Modern Marriage Is Not Biblical

When an earlier president took a stand to provide access for a maligned minority to a public institution, a governor famously stood in the way to deny entrance.

Today's president has taken a stand to provide access for a maligned minority to a public institution, only to have clergy stand in the way.

It could be said that religious institutions have a constitutional right to deny membership, ministry, and marriage to anyone they deem unfit. But they do not have a right to impose their beliefs on the United States of America or any particular state of that union.

The claim is made that same-gender marriage is not biblical. Even though I'm a Christian, I do not want to return to biblical times. Slavery is biblical. Polygamy is biblical. Taking an eye for an eye is biblical. The subjugation of women is biblical. Stoning is biblical.

On the other hand, democracy is not biblical. A representative form of government is not biblical. A judiciary independent of a theocracy is not biblical.

For the first thousand years of church history, marriage was not recognized as a specifically Christian institution. During this period, marriages between Christians followed the Roman model that a couple married themselves, though they may have asked a blessing from their parish priest. Even when marriage was recognized as a sacrament in 1215 A.D., canon law followed the custom that the couple married themselves, the one sacrament that did not necessarily require a priest.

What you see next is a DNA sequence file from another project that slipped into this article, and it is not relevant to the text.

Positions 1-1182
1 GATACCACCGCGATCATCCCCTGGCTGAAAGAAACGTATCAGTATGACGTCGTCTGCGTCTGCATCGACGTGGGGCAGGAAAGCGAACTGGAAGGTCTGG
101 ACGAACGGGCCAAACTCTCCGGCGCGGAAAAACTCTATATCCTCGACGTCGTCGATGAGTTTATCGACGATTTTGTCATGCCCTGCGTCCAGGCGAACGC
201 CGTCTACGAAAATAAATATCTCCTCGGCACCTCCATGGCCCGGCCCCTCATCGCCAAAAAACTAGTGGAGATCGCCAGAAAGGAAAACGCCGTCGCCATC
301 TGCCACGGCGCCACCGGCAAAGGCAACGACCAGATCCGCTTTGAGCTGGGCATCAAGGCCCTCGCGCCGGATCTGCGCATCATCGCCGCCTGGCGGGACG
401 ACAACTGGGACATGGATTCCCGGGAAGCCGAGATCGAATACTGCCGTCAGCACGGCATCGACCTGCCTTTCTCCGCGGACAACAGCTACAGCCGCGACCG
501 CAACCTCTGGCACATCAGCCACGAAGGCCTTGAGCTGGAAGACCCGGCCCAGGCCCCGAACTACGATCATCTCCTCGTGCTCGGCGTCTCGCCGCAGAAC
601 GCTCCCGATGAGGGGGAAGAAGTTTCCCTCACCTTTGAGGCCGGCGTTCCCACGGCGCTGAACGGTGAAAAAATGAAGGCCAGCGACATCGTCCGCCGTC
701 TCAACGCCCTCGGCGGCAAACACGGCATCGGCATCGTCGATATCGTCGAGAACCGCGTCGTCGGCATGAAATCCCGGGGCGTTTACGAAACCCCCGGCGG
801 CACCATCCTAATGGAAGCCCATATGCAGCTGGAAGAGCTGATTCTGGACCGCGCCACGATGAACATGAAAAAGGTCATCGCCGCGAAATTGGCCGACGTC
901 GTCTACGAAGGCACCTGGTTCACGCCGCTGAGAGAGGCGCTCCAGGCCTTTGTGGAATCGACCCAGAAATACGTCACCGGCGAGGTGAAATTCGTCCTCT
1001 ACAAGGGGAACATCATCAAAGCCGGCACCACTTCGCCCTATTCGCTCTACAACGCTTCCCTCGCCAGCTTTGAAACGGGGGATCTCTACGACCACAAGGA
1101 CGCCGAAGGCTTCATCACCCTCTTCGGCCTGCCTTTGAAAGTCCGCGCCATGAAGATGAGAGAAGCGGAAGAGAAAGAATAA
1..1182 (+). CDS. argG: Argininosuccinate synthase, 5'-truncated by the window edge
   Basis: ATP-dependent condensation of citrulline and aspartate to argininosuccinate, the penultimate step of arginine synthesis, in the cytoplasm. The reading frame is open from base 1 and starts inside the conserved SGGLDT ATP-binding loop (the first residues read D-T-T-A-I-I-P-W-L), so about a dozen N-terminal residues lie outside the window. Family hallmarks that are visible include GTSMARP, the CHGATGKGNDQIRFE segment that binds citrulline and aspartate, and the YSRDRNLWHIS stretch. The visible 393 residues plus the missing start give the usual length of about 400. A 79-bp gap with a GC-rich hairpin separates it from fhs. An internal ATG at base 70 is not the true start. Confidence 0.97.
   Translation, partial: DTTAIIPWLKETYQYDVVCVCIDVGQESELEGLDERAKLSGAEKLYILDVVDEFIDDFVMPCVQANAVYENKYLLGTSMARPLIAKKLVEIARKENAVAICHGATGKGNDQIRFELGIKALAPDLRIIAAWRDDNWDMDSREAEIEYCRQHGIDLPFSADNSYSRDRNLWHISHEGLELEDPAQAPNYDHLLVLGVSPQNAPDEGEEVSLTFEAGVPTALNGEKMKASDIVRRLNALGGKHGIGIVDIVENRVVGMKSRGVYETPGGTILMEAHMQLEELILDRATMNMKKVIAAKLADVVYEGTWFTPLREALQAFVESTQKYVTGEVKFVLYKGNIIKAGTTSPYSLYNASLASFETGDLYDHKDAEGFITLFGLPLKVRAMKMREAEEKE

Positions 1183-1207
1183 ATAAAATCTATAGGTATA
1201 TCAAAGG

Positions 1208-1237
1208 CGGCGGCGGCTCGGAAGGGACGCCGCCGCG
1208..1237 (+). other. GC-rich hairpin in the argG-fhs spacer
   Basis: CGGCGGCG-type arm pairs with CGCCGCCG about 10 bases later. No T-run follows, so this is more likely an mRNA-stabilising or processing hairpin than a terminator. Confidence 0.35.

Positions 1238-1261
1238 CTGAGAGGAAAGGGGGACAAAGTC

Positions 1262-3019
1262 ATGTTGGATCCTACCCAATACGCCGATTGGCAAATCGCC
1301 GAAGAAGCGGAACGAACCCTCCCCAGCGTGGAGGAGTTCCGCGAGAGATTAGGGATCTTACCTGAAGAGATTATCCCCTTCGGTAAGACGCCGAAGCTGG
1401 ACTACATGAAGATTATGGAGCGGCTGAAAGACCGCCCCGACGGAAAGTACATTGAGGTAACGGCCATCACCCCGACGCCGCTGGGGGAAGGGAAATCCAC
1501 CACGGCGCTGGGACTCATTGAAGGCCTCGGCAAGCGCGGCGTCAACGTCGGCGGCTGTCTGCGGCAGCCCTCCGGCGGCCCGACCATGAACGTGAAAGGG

The Protestant Reformation, which did not view marriage as a sacrament, called on the developing nation-states of Europe to provide oversight of marriage as an institution. The Enlightenment, with its emphasis on equality, came to full flower in the understanding of marriage as essentially a contract between the marriage partners, documented by Emory law and ethics professor John Witte, Jr., in his book "From Sacrament to Contract: Marriage, Religion, and Law in the Western Tradition."

When African-American slaves were not allowed to marry, they created their own rituals of commitment, such as "jumping the broom." In like manner, same-gender couples have created our own rituals of commitment, sometimes but not always church-related. In essence, we have followed the traditional understanding that marriage partners marry themselves.

Neither slaves nor gay people have needed religious approval to accomplish marriage, but it has been, ironically, within churches that slave marriages and now same-gender marriages often gained their first recognition, despite outspoken religious opposition, often on the lips of those who wish to impose their religious agenda on a secular society.

Access to public institutions, whether a school or marriage, should be the central issue of the marriage debate. Religious leaders may exercise their constitutional right to refuse access to their religious institutions and benefits, but no American citizen has the constitutional right to refuse same-gender couples access to the state institution of marriage.